The Mother-Son Relationship From Hell: Queen Mary & Edward VIII

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The relationship between Edward VIII and his mother, Mary of Teck, is perfectly illustrative of not only the significance of a generational gap, but of how differing views on duty and happiness can be enough to drive a wedge between parent and child. In the case of Edward VIII, or “David” as he was known to his family, and Mary, their relationship was complicated by how each viewed the function of the monarchy itself. Theirs is hardly the first unhappy parent-child relationship in the Royal Family’s history, but it is one that feels more poignant thanks to how recently it unfolded, how much more we know about it and the fact that it was not devoid of natural affection.

Even so, perhaps there is something to be found from its start, which saw Mary as a new wife and mother at David’s birth in June 1894. Twenty-seven, not fully embraced by her husband’s family and shy, the Duchess of York was uncomfortable with children, including her own. Once described as viewing her offspring as though they belonged to someone else, she was a remote and distant figure to her children and quite literally had no idea what to do with them. She saw her eldest son twice a day during his infancy, audiences that were marred by him crying as soon as he was handed to her. It didn’t improve as he grew older thanks to an abusive nanny that would pinch him before he went to see his parents, a dynamic it took Mary nearly three years to catch on to.

Within this is the question of what impact the abuse had on David, and whether it really ended with pinches and slaps. David’s disinterest later on in marrying a “suitable” woman, his penchant for affairs with married women, his near-obsession with Wallis, not to mention his submissiveness to her, have all led to speculation that he may have been sexually abused in these years and, if not that, then they curdled his ability to establish a healthy relationship with a woman. Perhaps, though I think it’s worth considering that a home life in which it would take a mother multiple years to see that her toddler was being abused may speak to any number of opportunities for David to find relationships challenging.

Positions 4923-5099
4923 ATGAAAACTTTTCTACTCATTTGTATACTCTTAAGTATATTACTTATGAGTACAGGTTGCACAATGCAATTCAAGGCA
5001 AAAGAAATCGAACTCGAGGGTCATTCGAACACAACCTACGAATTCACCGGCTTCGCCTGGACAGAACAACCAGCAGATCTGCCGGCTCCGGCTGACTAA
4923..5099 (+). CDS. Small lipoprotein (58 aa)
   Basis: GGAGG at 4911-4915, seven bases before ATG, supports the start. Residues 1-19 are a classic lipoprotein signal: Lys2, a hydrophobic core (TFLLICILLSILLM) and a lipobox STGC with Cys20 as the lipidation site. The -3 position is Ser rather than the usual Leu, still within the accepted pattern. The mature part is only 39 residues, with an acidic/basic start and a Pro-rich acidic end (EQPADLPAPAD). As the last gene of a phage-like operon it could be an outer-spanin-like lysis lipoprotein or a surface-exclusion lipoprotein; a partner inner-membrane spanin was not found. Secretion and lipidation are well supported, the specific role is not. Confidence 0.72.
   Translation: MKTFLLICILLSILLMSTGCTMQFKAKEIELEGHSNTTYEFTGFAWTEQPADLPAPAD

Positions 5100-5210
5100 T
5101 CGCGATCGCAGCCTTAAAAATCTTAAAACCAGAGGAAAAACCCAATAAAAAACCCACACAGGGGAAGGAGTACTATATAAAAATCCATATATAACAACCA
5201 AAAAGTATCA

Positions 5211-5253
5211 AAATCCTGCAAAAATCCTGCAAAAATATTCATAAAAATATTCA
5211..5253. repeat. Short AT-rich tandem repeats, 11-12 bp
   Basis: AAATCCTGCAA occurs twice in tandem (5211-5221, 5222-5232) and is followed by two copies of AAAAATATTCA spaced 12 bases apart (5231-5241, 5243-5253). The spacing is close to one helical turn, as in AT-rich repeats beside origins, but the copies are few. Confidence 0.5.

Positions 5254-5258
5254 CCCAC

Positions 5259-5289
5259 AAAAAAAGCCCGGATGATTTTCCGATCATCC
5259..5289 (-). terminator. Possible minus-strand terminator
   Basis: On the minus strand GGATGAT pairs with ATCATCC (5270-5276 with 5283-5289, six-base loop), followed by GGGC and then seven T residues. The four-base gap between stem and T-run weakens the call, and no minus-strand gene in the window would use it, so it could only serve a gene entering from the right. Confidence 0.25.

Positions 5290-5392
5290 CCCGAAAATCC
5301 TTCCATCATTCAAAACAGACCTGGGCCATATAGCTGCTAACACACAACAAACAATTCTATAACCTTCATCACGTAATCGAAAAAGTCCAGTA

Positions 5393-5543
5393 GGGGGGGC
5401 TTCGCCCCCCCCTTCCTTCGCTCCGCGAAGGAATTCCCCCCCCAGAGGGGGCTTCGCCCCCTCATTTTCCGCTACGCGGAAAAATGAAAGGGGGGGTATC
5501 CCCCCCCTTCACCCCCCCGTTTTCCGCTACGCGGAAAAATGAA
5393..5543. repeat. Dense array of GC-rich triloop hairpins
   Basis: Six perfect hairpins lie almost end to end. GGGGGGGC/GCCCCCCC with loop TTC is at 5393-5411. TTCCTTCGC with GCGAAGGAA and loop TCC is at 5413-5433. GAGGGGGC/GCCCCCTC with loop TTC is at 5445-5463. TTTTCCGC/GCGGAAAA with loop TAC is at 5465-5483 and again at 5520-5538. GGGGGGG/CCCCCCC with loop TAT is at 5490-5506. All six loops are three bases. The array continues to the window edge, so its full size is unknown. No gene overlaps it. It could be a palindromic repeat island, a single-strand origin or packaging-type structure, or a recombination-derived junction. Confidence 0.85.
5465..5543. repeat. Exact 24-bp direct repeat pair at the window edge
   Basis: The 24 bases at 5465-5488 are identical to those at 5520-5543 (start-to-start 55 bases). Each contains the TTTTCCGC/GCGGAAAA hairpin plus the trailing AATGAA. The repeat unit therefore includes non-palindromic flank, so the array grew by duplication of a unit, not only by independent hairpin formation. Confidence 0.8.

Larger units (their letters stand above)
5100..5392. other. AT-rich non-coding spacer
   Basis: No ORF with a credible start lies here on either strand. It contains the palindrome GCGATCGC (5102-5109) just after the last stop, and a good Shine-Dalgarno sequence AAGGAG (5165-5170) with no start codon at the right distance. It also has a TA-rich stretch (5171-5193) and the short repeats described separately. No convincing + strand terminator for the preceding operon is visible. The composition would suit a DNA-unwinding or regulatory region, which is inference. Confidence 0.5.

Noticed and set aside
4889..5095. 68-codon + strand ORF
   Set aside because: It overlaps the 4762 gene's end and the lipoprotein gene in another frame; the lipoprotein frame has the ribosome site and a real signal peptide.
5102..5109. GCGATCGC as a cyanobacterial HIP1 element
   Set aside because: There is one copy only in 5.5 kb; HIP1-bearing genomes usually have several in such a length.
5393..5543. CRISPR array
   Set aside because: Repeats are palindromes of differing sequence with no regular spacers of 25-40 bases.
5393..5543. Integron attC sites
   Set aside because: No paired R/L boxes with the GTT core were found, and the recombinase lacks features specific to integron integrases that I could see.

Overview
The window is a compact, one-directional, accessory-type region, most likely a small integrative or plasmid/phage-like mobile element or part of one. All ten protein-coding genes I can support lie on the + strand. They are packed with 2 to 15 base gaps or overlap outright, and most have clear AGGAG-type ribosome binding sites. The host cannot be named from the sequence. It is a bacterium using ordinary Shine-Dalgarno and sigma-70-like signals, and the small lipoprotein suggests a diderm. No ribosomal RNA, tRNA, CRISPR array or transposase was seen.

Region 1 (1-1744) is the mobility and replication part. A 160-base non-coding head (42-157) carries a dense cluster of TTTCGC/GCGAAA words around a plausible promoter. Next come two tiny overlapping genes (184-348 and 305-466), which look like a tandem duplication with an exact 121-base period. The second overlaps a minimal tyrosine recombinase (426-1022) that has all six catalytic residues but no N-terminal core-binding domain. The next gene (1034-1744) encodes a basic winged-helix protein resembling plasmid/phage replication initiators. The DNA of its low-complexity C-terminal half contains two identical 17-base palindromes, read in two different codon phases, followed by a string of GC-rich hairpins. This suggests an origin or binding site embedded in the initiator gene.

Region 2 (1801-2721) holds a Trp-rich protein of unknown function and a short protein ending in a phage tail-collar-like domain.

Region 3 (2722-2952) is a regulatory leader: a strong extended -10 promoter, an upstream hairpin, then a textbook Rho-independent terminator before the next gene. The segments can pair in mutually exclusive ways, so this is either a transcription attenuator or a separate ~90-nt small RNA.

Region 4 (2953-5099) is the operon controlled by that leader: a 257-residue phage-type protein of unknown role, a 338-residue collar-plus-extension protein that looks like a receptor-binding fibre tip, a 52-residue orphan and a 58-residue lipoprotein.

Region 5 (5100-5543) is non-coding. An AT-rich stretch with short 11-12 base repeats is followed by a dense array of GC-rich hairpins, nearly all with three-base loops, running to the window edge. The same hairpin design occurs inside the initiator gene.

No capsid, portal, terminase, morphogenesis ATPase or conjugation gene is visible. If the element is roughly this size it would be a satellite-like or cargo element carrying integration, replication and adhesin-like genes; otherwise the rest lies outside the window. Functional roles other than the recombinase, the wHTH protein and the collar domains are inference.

When Queen Victoria died in January 1901 and was succeeded by her son, Edward VII, George and Mary set off on a world tour aboard the RMS Ophir. When they returned that November, after nearly a year, they were greeted by their four children – seven-year-old David, six-year-old Bertie, four-year-old Mary and Henry, who was less than a year and had no recollection of his parents. Henry cried when his mother went to pick him up and Princess Mary clung to the skirts of her grandmother, Queen Alexandra. Mary’s response to this was irrational, if sympathetic – instead of empathizing with her children, she was hurt by what she saw as their rejection. But it was David who helped the scene by stepping forward to greet their parents and ushering Bertie to do the same.

As for Bertie, terrified in their parents’ presence, he developed a stutter shortly after the reunion that would plague him well into adulthood.

Fun fact, but according to David the reunion on the Ophir was the only time that his father ever embraced him. Meanwhile, both David and Henry later stated that they had no memory of ever being alone with their mother, in either childhood or adolescence.